iperf3 (1) - Linux Man Pages
iperf3: perform network throughput tests
NAMEiperf3 - perform network throughput tests
SYNOPSISiperf3 -s [ options ]
iperf3 -c server [ options ]
DESCRIPTIONiperf3 is a tool for performing network throughput measurements. It can test either TCP or UDP throughput. To perform an iperf3 test the user must establish both a server and a client.
- -p, --port n
- set server port to listen on/connect to to n (default 5201)
- -f, --format
- [kmKM] format to report: Kbits, Mbits, KBytes, MBytes
- -i, --interval n
- pause n seconds between periodic bandwidth reports; default is 1, use 0 to disable
- -F, --file name
- client-side: read from the file and write to the network, instead of using random data; server-side: read from the network and write to the file, instead of throwing the data away
- -A, --affinity n/n,m
- Set the CPU affinity, if possible (Linux and FreeBSD only). On both the client and server you can set the local affinity by using the n form of this argument (where n is a CPU number). In addition, on the client side you can override the server's affinity for just that one test, using the n,m form of argument. Note that when using this feature, a process will only be bound to a single CPU (as opposed to a set containing potentialy multiple CPUs).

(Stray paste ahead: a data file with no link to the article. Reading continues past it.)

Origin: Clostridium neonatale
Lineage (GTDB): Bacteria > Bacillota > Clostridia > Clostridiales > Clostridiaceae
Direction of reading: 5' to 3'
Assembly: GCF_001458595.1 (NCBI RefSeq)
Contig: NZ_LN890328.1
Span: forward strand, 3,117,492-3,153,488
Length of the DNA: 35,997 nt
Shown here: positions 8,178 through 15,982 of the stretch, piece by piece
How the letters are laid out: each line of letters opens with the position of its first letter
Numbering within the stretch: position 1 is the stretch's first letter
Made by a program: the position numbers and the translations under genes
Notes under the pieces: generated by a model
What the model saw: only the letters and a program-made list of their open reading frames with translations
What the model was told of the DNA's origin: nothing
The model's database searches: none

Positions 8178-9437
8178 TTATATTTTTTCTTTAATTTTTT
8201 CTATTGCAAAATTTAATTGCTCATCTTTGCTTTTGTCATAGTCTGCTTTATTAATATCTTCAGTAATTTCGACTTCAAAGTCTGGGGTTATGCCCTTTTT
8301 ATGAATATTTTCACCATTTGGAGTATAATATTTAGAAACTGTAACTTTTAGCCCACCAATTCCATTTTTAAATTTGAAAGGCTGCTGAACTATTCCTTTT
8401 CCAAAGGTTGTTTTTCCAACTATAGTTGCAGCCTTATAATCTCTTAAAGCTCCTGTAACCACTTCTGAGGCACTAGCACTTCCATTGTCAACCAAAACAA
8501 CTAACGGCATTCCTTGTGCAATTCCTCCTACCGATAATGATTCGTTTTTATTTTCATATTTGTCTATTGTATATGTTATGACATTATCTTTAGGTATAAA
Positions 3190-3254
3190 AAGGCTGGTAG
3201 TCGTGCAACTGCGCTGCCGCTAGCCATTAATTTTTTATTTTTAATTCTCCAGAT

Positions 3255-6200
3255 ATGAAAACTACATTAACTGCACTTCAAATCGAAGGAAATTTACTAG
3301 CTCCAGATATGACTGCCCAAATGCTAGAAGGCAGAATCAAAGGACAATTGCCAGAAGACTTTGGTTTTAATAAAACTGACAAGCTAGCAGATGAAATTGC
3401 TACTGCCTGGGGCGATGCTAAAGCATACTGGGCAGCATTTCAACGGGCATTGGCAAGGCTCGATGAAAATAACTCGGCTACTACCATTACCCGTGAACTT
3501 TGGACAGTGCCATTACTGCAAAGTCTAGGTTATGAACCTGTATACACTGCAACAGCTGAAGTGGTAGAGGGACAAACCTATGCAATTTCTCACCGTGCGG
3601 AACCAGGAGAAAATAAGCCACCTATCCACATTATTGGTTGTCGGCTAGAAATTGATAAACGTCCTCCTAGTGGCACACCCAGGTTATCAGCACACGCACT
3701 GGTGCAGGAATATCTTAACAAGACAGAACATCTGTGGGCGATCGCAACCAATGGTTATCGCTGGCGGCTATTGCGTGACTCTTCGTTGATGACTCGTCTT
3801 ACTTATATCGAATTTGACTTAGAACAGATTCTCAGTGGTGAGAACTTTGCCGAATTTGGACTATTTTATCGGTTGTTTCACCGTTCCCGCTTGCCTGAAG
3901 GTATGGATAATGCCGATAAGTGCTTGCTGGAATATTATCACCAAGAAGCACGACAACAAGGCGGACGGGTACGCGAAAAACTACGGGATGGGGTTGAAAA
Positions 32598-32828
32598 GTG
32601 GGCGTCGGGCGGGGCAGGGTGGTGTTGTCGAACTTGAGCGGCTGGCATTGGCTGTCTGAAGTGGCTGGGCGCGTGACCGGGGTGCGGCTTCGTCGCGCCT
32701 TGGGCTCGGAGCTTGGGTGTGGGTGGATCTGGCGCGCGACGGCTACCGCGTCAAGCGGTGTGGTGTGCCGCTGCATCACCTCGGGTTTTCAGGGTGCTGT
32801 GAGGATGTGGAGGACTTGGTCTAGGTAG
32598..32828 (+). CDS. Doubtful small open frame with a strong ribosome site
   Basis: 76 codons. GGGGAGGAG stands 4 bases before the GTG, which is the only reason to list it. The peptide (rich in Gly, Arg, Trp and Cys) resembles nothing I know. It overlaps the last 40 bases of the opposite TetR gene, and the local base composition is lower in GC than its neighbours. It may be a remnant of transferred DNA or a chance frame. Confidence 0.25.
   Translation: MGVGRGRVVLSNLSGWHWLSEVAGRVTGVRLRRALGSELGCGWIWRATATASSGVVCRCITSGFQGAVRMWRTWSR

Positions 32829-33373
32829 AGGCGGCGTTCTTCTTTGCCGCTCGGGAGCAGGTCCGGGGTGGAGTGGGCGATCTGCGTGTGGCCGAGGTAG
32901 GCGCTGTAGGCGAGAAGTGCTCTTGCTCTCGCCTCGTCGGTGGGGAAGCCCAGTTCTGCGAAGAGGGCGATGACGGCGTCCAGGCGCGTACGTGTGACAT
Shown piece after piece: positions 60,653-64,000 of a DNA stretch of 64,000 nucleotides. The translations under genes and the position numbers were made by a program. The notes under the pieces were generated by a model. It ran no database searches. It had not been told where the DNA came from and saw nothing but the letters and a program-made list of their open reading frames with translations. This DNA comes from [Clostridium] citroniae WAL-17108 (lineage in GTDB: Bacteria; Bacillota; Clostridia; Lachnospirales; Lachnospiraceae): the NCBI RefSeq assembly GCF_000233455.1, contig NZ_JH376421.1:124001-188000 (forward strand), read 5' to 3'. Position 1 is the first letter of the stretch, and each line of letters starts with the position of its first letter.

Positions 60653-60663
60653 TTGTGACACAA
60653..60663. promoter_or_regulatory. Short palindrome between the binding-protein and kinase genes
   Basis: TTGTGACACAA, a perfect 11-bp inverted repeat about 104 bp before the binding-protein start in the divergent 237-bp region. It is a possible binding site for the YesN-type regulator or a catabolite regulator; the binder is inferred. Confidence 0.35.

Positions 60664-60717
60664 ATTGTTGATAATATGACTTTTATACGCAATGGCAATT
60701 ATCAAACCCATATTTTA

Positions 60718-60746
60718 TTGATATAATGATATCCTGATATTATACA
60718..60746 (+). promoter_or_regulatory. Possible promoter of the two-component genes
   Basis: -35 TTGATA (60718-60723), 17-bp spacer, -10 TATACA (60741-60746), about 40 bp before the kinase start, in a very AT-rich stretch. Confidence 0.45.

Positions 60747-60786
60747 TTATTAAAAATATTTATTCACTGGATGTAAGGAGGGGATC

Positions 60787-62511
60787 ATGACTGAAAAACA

- -B, --bind host
- bind to a specific interface
- -V, --verbose
- give more detailed output
- -J, --json
- output in JSON format
- --logfile file
- send output to a log file.
- force flushing output at every interval. Used to avoid buffering when sending output to pipe.
- -d, --debug
- emit debugging output. Primarily (perhaps exclusively) of use to developers.
- -v, --version
- show version information and quit
- -h, --help
show a help synopsis
SERVER SPECIFIC OPTIONS
- -s, --server
- run in server mode
- -D, --daemon
- run the server in background as a daemon
- -I, --pidfile file
- write a file with the process ID, most useful when running as a daemon.
- -1, --one-off
handle one client connection, then exit.
CLIENT SPECIFIC OPTIONS
- -c, --client host